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I would gather all the forces to the islands of Barbadoes and the Caribbees : they lie to the westward of all the French and Spanish colonies; the wind is always favourable to go to them at pleasure.
I humbly propose the attacking of the French first." If a war breaks out towards the spring, most of the forces being ready in the Continent of New England, I would begin, by attacking Canada by sea and land in the beginning of the summer; the conquest of it may be thoroughly perfected before the fit time of attempting any considerable action in the southern colonies.
The timing well your attempt is so very necessary, that, without it, you cannot, with any probability, succeed; yet it has been hitherto so little regarded, that all our fleets for the West Indies, in the late war, arrived always, and thought of some action, wben the hurricanes began to be feared and expected.
It was very far in June, when we attacked St. Christophers; it was the beginning of it, also, when we landed at Martinico; and it was also in June, when Willmot and Lillingston attacked Port de Paix in Hispaniola.
Had Ruiter been at Martinico any other time but June, he would have certainly taken it The Dutch committed many errors in their attack ; but the only thing, which forced them to withdraw, was, that, it being hurricane time, Ruiter, seeing great appearance of a storm, would not venture his fleet, and caused that sudden retreat.
The French, who were but few, had no other defence, but a very bad pallisado, and a narrow trench, almost filled up in many places, could not possibly have resisted a brisk attack with sword and pistol in hand. But the Dutch must neeels land in order, though they saw nobody to oppose their landing, and would not advance upon the enemy, until they had formed their battalions, as if they had been in a pitched battle; they were all this while exposed, from head to foot, to the musquets of the enemy, and the great and small guns of a man of war, which lay in the then careening place, commanded by Monsieur d'Amblimont, who died lately General for the French King in America. The same night the Dutch retreated, the French left and abandoned their fort, judging it untenable, and expecting the Dutch would have stormed it the next morning.
All things should be so ordered, that the fleet and forces may arrive where you intend to make your attack. In the beginning of October, the hurricane time is just over, and you may venture your fleet any where, during nine months, and you have then three months that the heat is but moderate, and the weather, for the most part, very clear and dry; the best time for action.
I would put the forces upon action and attack, as soon as they arrive; and so make the best use of their strength and health, and not stay until the heat of the weather, or any other cause, should pull their courage down, or they should fall sick, and be out of order.
In the West Indies, I would begin with Martinico; take that island from the French, and you will ruin them in all their colonies: there they keep all their stores for ships and land forces. It is easy to block up Fort Royal by sea and land; by falling upon the island unexpectedly, and landing near the fort of a sudden, you may binder the people from going and carrying any provisions and water into the fort; and dry weather may happen, so that there may be but little water in the cistern. One may encamp round about it very well, and commodiously, all along a river of good water: the country about it is also full of provisions.
The fort being besieged and blocked up, I would ply them night and day with bombs and carcases, in order to burn and destroy their houses, magazines, and cisterns. From some of the neighbouring hills, guns may shoot at random into the fort, and, raking along, may do much damage.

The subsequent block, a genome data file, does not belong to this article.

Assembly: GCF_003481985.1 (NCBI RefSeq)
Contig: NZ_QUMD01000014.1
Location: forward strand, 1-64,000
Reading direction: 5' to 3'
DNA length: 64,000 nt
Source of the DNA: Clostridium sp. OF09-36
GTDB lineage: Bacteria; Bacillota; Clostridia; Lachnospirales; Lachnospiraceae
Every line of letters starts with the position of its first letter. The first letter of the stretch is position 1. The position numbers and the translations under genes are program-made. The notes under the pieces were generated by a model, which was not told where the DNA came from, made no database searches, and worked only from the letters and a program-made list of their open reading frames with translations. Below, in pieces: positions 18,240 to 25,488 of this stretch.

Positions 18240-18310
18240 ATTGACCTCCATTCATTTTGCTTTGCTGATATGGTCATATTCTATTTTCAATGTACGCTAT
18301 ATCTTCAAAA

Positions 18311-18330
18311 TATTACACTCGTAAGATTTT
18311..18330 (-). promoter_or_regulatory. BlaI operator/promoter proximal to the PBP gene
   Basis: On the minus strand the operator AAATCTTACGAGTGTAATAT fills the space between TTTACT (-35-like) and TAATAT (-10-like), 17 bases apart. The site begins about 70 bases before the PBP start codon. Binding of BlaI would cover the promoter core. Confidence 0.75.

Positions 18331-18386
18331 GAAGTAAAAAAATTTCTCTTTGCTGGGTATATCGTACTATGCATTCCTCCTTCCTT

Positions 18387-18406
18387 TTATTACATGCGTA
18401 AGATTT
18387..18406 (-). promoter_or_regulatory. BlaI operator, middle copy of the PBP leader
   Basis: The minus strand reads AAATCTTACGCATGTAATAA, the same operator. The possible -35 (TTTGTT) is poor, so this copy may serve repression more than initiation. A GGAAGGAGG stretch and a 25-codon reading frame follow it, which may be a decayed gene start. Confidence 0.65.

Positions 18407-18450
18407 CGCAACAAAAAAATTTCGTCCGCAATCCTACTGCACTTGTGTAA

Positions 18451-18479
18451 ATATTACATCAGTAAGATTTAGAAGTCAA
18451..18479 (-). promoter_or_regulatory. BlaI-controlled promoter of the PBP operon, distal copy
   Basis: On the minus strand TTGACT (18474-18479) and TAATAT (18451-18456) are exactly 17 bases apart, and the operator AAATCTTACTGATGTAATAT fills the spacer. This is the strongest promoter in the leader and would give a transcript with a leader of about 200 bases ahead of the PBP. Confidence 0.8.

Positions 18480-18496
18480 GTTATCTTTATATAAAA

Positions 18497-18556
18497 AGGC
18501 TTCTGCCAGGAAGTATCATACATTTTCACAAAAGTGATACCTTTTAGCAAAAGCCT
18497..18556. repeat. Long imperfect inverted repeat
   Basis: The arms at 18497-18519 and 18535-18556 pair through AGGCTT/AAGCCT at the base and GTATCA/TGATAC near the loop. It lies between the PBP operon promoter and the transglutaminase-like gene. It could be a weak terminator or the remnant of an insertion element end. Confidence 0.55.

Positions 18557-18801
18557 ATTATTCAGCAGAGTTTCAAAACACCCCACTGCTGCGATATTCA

Having left people enough to maintain and continue the siege, some considerable body of forces may be sent all over the island to subdue it; which I am confident would be easy enough, especially, if his Majesty, intending the conquest of all the colonies, would give out and proclaim, that he intends to keep the island to bimself, and would receive its inhabitants into his protection as subjects, and so forbid burning and destroying of plantations and houses. Very many, if not all, would submit; and it would be easy afterwards to hanish and force away those, that should be deemed unfit to be kept there as inhabitants.
I would also take, keep, and fortify, the island of Granada ; it has an excellent large harbour; it is neser troubled with hurri. canes, And the Spanish ships, going to their western plantations, pass near and often in sight of it. That island is better than any of the English Caribbees, Barbadoes excepted. It might soon be settled, and made a profitable colony.
All the rest of the French colonies would easily be subdued. I would ruin them, and transport what I would keep of them, to Martinico, or Granada. · There are still, in the French islands, many Protestants, French and Dutch, who may be trusted and depended upon.
The taking of Martinico would discourage the French, and, I am confident, would hinder them from assisting the Spaniards in the West Indies. How could they with reason venture out thither a considerable fleet, after the loss of Martinico, the only strong hold they have, being sensible that the English can be always their superiors in those parts, whensoever they please?
All our Caribbee islands being secured by the taking and keeping Martinico, some few frigates might suffice to protect and defend them from any insult, and they may spare some of their people to help to attack the Spaniards.
The island of Cuba is that of the Spanish I would begin with. The Havannah, its chief town, is very strong on the barbour and sea-side; but would be easily enough taken, if besieged on the country and land-side; and, as we commonly say, in form, with those preparations that are requisite in sieges. You may land in many places, and the march is easy from thence to the town: tne country abounds in cattle, sheep, goats, and hogs: the bays are well stored with fish, manatees, and turtles: the country provisions very plenty every where: the Bay of Mattancas would, perbaps, be the fittest place to land in, and to preserve the fleet, some few frigates being sufficient to stop and block up the barbour's mouth, during the siege.